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Home / Technology

Why digital agri-technologies are key

Lizzy Nyakundi, a digital farmer, takes pictures of Black Night Shade vegetable (Sagaa) at her Nyansira farm in Kisii County on 27/2/2021. [Sammy Omingo,Standard]

Connection to the internet in rural areas, remains the biggest bottleneck, hindering rural farmers from finding markets for their produce.

“Connectivity has improved dramatically, but a digital divide remains between countries, rural and urban areas,” said Dr Qu Dongyu, Food and Agriculture Organisation Director-General speaking during a recent G20 Digital Economy Ministers’ meeting.

Dr Dongyu called for the promotion of digital technologies in transforming agri-food systems. In Kenya, developers of digital technologies have in the last couple of years come up with applications that are changing the way agribusinesses are done.

These apps are being used by farmers across the country to access pest and disease control, artificial inseminations (AI), and dairy management services.

Among the apps are iCow, M-shamba, E-Soko and M-Farm. According to the International Telecommunications Union (ITU), just 4 billion people, about 51 per cent of the global population were using the internet.

The Broadband Commission estimates that a $428 billion-investment is needed to ensure everyone is connected by 2030.

“Collectively, we cannot bear the immense cost of this digital divide. The Covid-19 pandemic has made it clear that now, more than ever, connectivity is a pre-condition for social inclusion,” said Dr Dongyu.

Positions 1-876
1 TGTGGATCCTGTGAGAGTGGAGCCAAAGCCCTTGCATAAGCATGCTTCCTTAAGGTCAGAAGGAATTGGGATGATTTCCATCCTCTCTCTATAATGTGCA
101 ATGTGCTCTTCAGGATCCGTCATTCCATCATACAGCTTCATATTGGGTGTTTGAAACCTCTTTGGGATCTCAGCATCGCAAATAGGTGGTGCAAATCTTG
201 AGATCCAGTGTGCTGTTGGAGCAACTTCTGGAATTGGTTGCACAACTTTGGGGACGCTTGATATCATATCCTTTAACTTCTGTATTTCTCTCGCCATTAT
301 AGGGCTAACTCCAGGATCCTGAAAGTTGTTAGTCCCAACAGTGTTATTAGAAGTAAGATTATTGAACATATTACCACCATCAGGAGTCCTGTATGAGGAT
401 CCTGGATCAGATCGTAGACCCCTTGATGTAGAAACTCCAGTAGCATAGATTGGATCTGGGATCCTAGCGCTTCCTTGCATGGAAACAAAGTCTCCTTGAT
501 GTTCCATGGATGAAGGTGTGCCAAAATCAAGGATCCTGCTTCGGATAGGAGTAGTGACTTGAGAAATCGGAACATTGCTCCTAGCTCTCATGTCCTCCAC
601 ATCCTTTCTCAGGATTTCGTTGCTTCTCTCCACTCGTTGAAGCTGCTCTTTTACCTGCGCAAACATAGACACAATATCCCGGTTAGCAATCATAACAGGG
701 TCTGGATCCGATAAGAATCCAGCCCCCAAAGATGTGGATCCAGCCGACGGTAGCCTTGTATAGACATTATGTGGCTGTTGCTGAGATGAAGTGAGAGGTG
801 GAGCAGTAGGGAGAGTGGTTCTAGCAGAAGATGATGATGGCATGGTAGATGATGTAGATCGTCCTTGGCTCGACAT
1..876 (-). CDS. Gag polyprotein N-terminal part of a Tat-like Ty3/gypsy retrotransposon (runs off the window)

In the last few years, FAO has launched the 1,000 Digital Villages Initiative focusing on converting 1,000 villages across the world into digital hubs aiming in supporting the transformation of agri-food systems.

The initiative incorporates three main elements. They include ‘e-Agriculture’ to improve agricultural productivity through ICT and digital solutions such as climate-smart, precision, and intelligent facility agriculture.

The ‘Digital Farmer Services’ aims at enhancing farmers’ access to services, including financial services, social protection and employment, and digital services.

It also has a ‘Rural transformation’ aspect to enhance the delivery of public services in health, education, jobs, welfare, eco-, and agri-tourism.

Last year, the global body launched a digital Hand-in-Hand Geospatial Platform with interactive data maps to analyse trends and identify real-time gaps and opportunities in food and agriculture sectors, thus guiding and ensuring impactful investments.

The platform is expected to bring together a wide range of partners to use digital technologies in food and agriculture.


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